Contrary to popular belief co-working spaces is no longer reserved for the start-ups and have become popular among many of our members. In fact, WeWork has become so popular, that they are now central London’s biggest occupier according to the Financial Times.

When the physical workspace changes and with remote working on the up, it also adds new requirements to the digital workplace. Technology needs to be able to support the new requirements and there’s a journey ahead of us for all.

Fabio Zilberstein from the European Commission recently shared a very interesting article provocatively titled: “The Workplace Is Killing People and Nobody Cares“. The article is from the Stanford Graduate School of Business and well worth a read on how the work environment also connects to our health and wellbeing.

4) Artificial intelligence and robotics have entered the building

AI and robotics are not really new. But technology has matured so fast that organisations are deploying AI and bots at an amazing rate and delivering real value and cost savings.

As with most technology Amara’s law applies here:

amaras-law

The use cases are plenty fold:

  • Voice used to provide answers to common employee questions
  • AI used to recommend search results
  • Robotics (RPA) to automate processes, where tasks performed by humans can be performed better and cheaper by bots
  • Chatbots to help onboarding new employees

5) Reaching out across the aisle; bringing HR, communication and IT closer together

Perhaps harsh to say that all those 3 departments have been marred by silo-thinking for the many years, but a clear tendency is that all now move closer together in order to improve the digital workplace – or whatever it is called inside the enterprise.

Who “owns”; or holds the overall responsibility foe the digital workplace is a common discussion among peers; yet there is typically wide agreement that no department should go alone.

The analysts at Gartner have the following definition of the digital workplace:

The Digital Workplace enables new, more effective ways of working; raises employee engagement and agility; and exploits consumer-oriented styles and technologies

This wide scope calls for cross-functional collaboration and while intranets were mostly a comms vehicle, the digital workplace is built by teams from across the organisation.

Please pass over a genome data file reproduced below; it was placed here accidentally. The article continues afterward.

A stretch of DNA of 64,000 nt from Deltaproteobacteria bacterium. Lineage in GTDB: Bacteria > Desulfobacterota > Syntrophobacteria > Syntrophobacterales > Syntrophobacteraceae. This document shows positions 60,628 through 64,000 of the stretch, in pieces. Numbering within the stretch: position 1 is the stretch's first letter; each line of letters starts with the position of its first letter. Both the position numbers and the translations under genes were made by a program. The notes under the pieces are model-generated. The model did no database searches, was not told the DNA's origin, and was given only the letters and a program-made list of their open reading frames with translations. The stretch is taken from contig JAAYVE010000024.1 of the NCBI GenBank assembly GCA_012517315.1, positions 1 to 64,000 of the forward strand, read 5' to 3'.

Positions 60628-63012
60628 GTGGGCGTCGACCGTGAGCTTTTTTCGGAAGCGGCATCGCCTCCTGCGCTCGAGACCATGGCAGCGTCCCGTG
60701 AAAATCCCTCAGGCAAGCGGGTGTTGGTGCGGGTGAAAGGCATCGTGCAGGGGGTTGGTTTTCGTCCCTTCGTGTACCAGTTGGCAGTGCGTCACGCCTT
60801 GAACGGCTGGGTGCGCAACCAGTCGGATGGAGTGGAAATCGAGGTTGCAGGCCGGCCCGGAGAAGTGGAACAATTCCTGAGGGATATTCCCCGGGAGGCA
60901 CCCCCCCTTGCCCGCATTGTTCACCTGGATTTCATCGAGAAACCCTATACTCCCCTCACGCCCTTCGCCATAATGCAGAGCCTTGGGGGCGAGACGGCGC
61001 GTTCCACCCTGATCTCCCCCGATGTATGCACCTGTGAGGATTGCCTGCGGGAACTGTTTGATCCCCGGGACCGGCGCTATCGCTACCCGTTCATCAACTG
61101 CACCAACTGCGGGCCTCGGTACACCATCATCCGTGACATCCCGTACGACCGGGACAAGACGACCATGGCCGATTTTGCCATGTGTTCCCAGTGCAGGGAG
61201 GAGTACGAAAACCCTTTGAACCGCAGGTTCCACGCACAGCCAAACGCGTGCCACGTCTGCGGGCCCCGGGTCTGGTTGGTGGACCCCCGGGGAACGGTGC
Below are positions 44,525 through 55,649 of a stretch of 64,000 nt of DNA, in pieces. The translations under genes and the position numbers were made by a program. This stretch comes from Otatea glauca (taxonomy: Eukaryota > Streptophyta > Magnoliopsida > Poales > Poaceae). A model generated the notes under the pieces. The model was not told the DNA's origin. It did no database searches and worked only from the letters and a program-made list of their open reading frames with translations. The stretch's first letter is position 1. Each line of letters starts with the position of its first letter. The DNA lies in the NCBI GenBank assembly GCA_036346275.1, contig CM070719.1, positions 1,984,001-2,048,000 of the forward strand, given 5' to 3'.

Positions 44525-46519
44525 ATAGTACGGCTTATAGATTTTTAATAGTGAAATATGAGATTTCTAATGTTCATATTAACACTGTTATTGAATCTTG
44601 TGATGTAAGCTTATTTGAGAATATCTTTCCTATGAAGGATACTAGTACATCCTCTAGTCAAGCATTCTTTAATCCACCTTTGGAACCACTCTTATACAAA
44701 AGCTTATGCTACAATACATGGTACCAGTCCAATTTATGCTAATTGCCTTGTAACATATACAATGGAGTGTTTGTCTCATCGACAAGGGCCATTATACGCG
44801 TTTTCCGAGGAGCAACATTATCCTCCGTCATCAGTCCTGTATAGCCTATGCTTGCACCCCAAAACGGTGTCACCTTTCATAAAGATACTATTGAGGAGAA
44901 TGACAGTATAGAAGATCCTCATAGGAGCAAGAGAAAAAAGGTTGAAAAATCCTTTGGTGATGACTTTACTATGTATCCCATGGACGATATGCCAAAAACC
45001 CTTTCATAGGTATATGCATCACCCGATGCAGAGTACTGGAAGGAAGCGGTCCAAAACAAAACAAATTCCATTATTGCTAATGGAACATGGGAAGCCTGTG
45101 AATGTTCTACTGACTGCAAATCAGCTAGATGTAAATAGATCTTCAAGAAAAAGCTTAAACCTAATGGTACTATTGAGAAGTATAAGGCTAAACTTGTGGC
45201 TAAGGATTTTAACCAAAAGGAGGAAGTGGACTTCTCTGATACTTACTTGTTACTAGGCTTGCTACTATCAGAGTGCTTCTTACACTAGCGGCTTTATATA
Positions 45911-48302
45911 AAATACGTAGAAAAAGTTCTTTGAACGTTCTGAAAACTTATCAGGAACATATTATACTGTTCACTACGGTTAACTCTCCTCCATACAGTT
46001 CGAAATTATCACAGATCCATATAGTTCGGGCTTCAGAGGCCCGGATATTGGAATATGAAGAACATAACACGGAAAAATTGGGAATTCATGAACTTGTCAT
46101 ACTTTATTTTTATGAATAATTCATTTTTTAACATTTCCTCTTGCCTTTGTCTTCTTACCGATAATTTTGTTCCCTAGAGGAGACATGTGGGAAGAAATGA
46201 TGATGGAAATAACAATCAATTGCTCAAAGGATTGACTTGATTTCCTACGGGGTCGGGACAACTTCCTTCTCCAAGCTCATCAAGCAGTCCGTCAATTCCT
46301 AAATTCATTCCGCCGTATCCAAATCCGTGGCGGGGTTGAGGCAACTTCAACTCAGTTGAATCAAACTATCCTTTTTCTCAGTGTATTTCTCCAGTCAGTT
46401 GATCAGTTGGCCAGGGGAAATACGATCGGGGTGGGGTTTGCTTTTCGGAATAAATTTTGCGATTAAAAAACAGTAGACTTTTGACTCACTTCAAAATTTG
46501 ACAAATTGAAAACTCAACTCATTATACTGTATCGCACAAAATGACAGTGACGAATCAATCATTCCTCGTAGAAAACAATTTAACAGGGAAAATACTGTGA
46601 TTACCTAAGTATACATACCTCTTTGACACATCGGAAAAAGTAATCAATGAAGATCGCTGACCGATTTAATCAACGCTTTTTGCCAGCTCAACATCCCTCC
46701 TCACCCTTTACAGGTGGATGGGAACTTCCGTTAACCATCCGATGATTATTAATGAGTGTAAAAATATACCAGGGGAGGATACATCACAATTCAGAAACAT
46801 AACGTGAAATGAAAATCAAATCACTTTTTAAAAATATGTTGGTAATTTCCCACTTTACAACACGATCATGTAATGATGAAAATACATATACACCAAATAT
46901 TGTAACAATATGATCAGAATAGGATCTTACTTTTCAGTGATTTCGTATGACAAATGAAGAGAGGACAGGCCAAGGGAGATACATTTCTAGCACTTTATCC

6) Beyond desk and office

While employee apps were an innovative thing in 2016, today there’s a plethora of offerings and plenty of experience with using them. Large organisations like Siemens have had multiple apps for several years.

Key values in being able to reach employees on smartphones and other non-desktop devices include engagement and being able to communicate with all employees.

This is also an area impacted by rapid technology improvements:

  • With the advent of Progressive Web Apps the entire app journey is changing and we can potentially strive for even higher adoption rates
  • Soon 5G mobile networks will be a reality and this will radically change Internet connection speeds and likely remove the need for Wifi

7) Amazing storytellers

Irrespective of technology decisions, there’s an increasing focus on corporate storytelling.

“Stories are engagement machines per excellence” said Robert Minton at a US peer group meeting a few years ago.

Uncovering and communicating the good stories from the many corners of any large organisation is a key function of a vibrant digital workplace. Stories help us identify, put things into perspective and help us decide between different options and ultimately make better decisions.

Video and sound (podcasts, for example) play a role here as sound and visuals help bring the stories to life; make them easier and more interesting to consume and bring authenticity to the stories.

As mentioned initially, this is not an exhaustive list; merely some of the prominent current trends in digital workplace evolution as we see it. What are you experiencing in your organisation? Any key trends not included here?